Cost of Delay

Cost of Delay is a measurement that considers the value of something relative to time, which makes it a superior measurement to simple value. Technically, it is the difference between the benefit (net present value) that would be available from a work item if it were completed without delay and the benefit if it were delayed by a period of time. Measured in consistent units of value such as dollars.

“If you only quantify one thing, quantify the cost of delay” says the paragon of product flow, Don Reinertsen. The whole point is to do it in money (economic) terms, which means don’t do it the way SAFe tells you to, since SAFe’s cost-of-delay guidance both conflates the various archetypes (e.g., standard, expedite and date-driven) and its result is expressed in something other than money/cost.

One common manifestation of cost-of-delay planning, Weighted Shortest Job First, requires knowledge of two things, Cost of Delay and Duration, both of which are notoriously difficult to know in knowledge work. My guidance is to use the following table when choosing a sequencing strategy — WSJF may not be the right one for you.

Cost of Delay (CoD) is the rate at which the value of a product, initiative or work item decays when its delivery is delayed; that is, the Delay Cost per unit of time. Cost of Delay may be used to inform time-
related decisions, including the ordering of items during replenishment. The plot of CoD against delay period is referred to as the Urgency Profile.

From Essential Kanban Condensed:
A key to understanding and maximizing the flow of value is the cost of delay (CoD) of work items.
The amount of an item’s value that is lost by delaying its implementation by a specified period of
time is referred to as the delay cost, and the rate at which the value changes (the delay cost per
time period) is referred to as the urgency or the cost of delay. In general, both delay cost and
urgency vary with the length of the delay.

Mike Burrows describes it as “an elegant way to understand the time-dependence of value and a good
guide to scheduling decisions.”


From Essential Kanban Condensed:
Kanban uses four archetypes to characterize how the value of items changes with delay: expedite,
fixed date, standard, and intangible. These archetypes may be used to assist in ordering work
items, or they may define different classes of service, where different policies are applied to
different types of work.

Standard Urgency

Standard urgency items are perhaps best described as “the sooner, the better.”


No economic benefit from completing the item before the date, but incurs cost if delivered after the


Expedite items are costing us now. Most production defects are expedites.


Intangible items are those with a difficult-to-ascertain cost and/or time. Most tech-debt items fall into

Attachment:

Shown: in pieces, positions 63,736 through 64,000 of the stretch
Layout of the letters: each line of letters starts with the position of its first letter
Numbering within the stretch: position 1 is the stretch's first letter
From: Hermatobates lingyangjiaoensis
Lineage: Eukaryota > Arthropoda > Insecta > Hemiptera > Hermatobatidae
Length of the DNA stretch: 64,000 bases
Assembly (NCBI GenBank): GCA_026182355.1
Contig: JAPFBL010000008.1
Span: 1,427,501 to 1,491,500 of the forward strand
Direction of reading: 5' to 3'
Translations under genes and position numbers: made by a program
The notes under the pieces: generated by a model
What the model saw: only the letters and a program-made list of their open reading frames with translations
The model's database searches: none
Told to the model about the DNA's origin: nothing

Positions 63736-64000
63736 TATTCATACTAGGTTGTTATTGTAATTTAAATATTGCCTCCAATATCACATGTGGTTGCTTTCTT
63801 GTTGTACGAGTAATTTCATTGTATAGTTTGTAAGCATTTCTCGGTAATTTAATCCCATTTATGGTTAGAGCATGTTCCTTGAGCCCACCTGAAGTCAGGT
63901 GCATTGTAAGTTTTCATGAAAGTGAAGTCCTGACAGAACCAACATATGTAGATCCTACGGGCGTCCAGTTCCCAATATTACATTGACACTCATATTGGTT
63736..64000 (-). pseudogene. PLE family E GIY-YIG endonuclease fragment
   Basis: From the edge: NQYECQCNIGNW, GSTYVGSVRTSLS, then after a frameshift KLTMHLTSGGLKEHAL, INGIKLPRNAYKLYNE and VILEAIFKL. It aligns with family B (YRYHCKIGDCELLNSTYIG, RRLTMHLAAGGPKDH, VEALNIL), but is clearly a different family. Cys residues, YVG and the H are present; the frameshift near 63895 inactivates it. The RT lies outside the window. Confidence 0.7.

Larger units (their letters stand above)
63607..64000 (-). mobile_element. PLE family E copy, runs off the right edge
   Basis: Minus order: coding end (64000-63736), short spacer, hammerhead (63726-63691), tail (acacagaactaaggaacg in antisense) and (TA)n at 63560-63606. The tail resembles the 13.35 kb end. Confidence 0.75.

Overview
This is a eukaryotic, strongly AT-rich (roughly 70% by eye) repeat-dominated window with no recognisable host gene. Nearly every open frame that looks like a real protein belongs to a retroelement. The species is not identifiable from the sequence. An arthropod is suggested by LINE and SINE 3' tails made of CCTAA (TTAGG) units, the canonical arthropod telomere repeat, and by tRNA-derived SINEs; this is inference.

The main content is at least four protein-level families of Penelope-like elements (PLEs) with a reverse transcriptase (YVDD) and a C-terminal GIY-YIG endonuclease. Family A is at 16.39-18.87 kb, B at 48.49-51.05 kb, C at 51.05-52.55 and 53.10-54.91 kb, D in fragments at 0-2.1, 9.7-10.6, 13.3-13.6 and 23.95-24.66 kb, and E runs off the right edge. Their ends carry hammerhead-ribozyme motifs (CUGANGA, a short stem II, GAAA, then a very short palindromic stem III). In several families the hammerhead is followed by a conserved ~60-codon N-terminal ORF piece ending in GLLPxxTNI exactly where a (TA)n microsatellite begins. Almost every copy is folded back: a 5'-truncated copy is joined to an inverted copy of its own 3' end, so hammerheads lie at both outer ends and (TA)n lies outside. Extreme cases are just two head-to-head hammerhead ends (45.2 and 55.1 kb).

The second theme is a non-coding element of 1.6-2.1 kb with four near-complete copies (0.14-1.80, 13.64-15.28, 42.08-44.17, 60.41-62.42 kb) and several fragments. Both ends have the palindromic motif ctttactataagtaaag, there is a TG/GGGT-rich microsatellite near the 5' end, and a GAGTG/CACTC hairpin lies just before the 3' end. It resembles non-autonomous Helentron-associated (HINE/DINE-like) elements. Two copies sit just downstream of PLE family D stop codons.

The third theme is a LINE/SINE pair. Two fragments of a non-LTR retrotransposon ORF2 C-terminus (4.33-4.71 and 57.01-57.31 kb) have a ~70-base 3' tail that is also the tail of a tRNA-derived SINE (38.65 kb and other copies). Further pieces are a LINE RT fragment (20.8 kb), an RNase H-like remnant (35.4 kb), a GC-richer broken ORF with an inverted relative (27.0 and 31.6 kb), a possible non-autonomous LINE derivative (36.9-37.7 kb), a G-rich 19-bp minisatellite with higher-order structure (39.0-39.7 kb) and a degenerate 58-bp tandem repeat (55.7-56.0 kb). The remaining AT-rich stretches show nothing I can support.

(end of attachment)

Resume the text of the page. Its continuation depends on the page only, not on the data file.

this category, as well as upgrades (e.g., upgrade to the latest Javascript framework version).

Why Cost of Delay?

From Lean Enterprise:
Putting in place an economic model [based on Cost of Delay] not only allows you to make rational
decisions at the portfolio level. Crucially, it enables everybody in the organization to make
transparent, globally-optimal decisions at the program, project and process level, enabling leaders
to delegate responsibility for these decisions to the people with the most knowledge of the current

It can be used to answer questions including:

  • Should we delay our product release to wait for more features?
  • Should we invest in automating a process or hire people to perform it manually?
  • Should we reduce batch size for a particular process, and if so, by how much?
  • What is the optimal work in process limit for a particular process?
  • What is the optimal utilization for a particular team?
  • What work (including features or process improvement work) should we prioritize?


Daniel Vacanti has criticized cost of delay in general, while others, like Jason Yip, have criticized
WSJF in particular.

Vacanti essentially claims that in complex knowledge work, people are not good at guessing either
value or duration, rendering WSJF an illusory and possibly misleading strategy:
CD3 (Cost of Delay Divided by Duration) is often touted as a prioritization/sequencing method
used to help an organization maximize its value delivery. However, CD3 requires a specific set of
assumptions to be true in order to provide an optimal result. Those assumptions are simply not
valid in most complex product development environments. In those contexts, focusing on duration
by making items as small as possible is the strategy that wins out over the long term. In short, it’s
not “outcomes over output”; it’s “output over outcomes”.

(Because) in SAFe-style WSJF, “cost of delay” is the sum of a set of relative size estimates… SAFe-style Cost of Delay is no longer useful as a decision rule for trade-off decisions.


Cost of Delay already accounts for overall value, (so) SAFe-style WSJF misses the fundamental point that we do not need to know overall project value for prioritisation if we know cost of delay.


WSJF can be done with relative scaling but there’s no need to add additional parameters as in SAFe-style WSJF.

Related pages

Sources and Resources

  • Urgency Profiles
  • Delay Cost and Urgency Profiles
  • Kanban, Chapter 11, p.123
  • Kanban from the inside, p.138
  • Essential Kanban condensed, Manage Flow, p.21
  • Black Swan Farming using Cost of Delay (case study)
  • Developing Products in Half the Time (chapter 2?)
  • Don’t Be a Ditka
  • Problems I have with SAFe-style WSJF